Art. IV.—On the Balænidæ or Whales with Baleen.
[Read before the Wellington Pilosophical Society, September 18, 1869.]
Observations on the Natural History of the Baloenidoe, or that division of mammiferous animals called Cetacea, having the remarkable substance known in commerce as Whalebone (Baleen), as a substitute for teeth.
The habitat of the Cetacea has necessarily rendered it a difficult task to obtain reliable descriptions of them. The naturalist and practical whaler know nothing about the anatomy of the animal, and they accordingly record measurements of the external surface. In those Cetacea of large size great inaccuracy occurs even in obtaining this very deficient character in determining genera or species. For example, in describing Cetaceans, the naturalist and practical whaler invariably include the tail in their measurements, thus adding from ten to fifteen feet to the actual length of the skeleton; and when the sex and age of the animal are also not given, the result must be the erroneous increase in the number of species. Hence, a carefully prepared skeleton, the sex of the specimen, and, if possible, the anatomy of the viscera, are imperatively required to enable the naturalist to determine with accuracy either genera or species.
The following observations are the result of the dissection of three specimens of the Balænidæ; and the author proposes to reduce the number of Balænidæ to four, distinguished by the following characters:—
|Average length of adult animal|
|Balœna Mysticetus, or Right whale||55 to 65 feet|
|Rorqualus major (Knox), Hump-back||80 to 100 "|
|"minor (Knox)||20 to 25 "|
|"Sp., Trigger-fin, Sulphur-bottom||30 to 55 "|
|Cervical.||Dorsal.||Lumber and caudal.||Total.||Number of Ribs.|
|"Sp. Trigger-fin, anatomy not known.|
|Balœna Mysticetus||from 9 to 17 feet|
|Rorqualus major||from 4 to 5 "|
|"Sp. Trigger-fin, anatomy not known.|
Average length of Baleen offered for sale, from 6 to 12 feet.
1. Balæna Mysticetus, Right Whale.
The Mysticetus, in point of value, not only exceeds that of all others, not excepting even that of the Cachalot, but is infinitely more valuable, as a marketable production, than any other animal; and yet only the skin (i.e., the blubber of the practical whaler) and its appendages, in the shape of baleen, is brought to market, the entire carcase and skeleton have as yet no marketable value.*
All attempts to give a drawing of the animal have hitherto failed, although the skeleton may now be seen in most of the Museums on the Continent, more especially in Paris, where the Museum, towards the close of Cuvier's career, formed the largest “Scientific Dictionary, illustrated,” in the world. (A profile view of the skull is given in Plate 2b, fig. 5.) It has been stated that Cuvier found specific difference between the Arctic and Antarctic Mysticetæ; but I have not seen the grounds on which he based his opinion. Practical whalers are of opinion the Mysticetæ killed in the Southern Hemisphere, are identical with those of Davis' Straits and Greenland, only differing in size, arising from the nature of the food.†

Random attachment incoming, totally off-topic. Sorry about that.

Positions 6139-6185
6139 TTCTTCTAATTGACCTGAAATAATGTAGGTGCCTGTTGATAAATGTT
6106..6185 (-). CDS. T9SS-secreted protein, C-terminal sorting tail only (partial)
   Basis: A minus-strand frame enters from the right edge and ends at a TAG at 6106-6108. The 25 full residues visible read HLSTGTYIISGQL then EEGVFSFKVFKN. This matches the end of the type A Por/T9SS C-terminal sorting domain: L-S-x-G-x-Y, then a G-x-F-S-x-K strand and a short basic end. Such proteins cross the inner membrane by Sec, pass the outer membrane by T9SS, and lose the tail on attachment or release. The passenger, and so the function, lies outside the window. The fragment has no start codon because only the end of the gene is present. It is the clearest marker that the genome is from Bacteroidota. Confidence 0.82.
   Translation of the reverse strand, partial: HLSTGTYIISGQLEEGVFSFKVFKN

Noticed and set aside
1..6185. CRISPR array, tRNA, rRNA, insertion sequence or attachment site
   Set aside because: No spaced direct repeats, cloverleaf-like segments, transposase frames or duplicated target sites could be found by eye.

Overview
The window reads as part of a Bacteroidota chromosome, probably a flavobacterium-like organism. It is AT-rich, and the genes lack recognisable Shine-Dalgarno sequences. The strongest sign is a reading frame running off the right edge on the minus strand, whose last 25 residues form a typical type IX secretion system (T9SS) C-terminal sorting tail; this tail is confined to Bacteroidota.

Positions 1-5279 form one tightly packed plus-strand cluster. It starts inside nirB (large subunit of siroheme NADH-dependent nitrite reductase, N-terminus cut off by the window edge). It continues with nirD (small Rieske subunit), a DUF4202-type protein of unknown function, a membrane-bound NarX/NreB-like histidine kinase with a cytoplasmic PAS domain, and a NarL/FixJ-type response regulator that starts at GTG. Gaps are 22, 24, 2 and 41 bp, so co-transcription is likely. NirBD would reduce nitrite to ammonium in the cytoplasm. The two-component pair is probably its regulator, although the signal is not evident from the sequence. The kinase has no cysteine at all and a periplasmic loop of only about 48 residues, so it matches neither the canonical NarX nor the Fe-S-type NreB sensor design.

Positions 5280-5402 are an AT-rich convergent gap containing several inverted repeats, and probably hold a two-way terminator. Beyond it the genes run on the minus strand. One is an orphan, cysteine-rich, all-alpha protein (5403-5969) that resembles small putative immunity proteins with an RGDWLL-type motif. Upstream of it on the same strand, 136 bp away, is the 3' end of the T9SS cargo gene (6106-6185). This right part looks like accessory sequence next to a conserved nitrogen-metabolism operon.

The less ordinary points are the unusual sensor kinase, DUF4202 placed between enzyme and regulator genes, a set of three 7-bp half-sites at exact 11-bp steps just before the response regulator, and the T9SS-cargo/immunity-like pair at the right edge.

Since arriving in New Zealand, I have come to the conclusion that there are at least two species of the Mysticetæ, from an examination of the baleen; that of the Southern Hemisphere being proportionately finer in texture, narrower, and thinner in the blade. Baleen has been used for a great variety of purposes, and, at one time, its value was regulated by the length of the blade, everything under six feet brought a much less price than that of greater length. Now, the baleen in the Arctic whale (central blades of the series) has frequently reached seventeen and eighteen feet in length, whereas the baleen brought from the Antarctic or South Sea, seldom exceeds nine feet. I, at one time, from observing transverse ridges on the sides of the baleen plates, thought that these ridges indicated a periodical interruption in the growth, similar to those observed on the horn of the ox, but from the examination of the baleen belonging to the cranium presented to the Museum by Sir George Grey, I very much doubt the soundness of this theory. The baleen is strictly analogous to the hair, nails, hoofs, etc., and being liable to be worn down, continues throughout the whole life of the animal to grow. A fine and similar example of this wonderful provision of nature may be observed in the molar teeth of the elephant.
[Footnote] * Value of two Whales.—Oil, 20 tons, at £50 a ton, £1,000; Baleen, 1 ½ tons, at £700, £1,050. Total, £2,050.—Voyage of the “Diana,” whaler, from Hull, in the year 1866–7.
[Footnote] † The principal whaler has no idea of size in any animal constituting a generic or specific character.
2. Rorqualus Major, Hump-back.
In the autumn of 1831, a whale of unusual dimensions was observed moving about in the Firth of Forth, and was ultimately stranded near North Berwick, within about twenty-five miles of Edinburgh. I was requested by my brother, Professor Knox, to visit the locality, and endeavour to purchase the animal. This I accomplished, after much trouble, and no small cost; the comparative anatomy was ascertained; the most interesting parts, such as sections of the baleen matrix, the arch of the aorta, plaster casts of the brain, etc., together with the baleen in sitû, were exhibited in the Royal Institution for some time, and were ultimately handed over to the Town Council of Edinburgh. As the skeleton occupied a space of one hundred and twenty feet by forty-five, it was expensive even to afford it house room, and therefore it was put at the Zoological Gardens.
As an assistance to collectors in New Zealand, I am able to give a careful drawing of the skeleton of this whale. (Plate 2a, Fig. 1.)
The specimen exhibited the characteristic plicæ or folds of the integuments on the abdominal surface. Immediately above the generative organ (male) there was the hunch or hump, so diminutive in size, as to require to be looked for. It is worthy of remark that a similar hump is observed on the Cachalot, and that the Rorqual and Cachalot should equal each other in size, in habits, and even in the oil, that of the Hunch-back Rorqual being quite equal to sperm, and indeed containing the spermaceti about the head in considerable quantities. The action of both the Rorqual and Cachalot, upon being attacked, have also a strong resemblance; they retaliate, or as the practical whaler expresses it, “run upon the harpoon or lance,” and consequently endanger the boat and crew.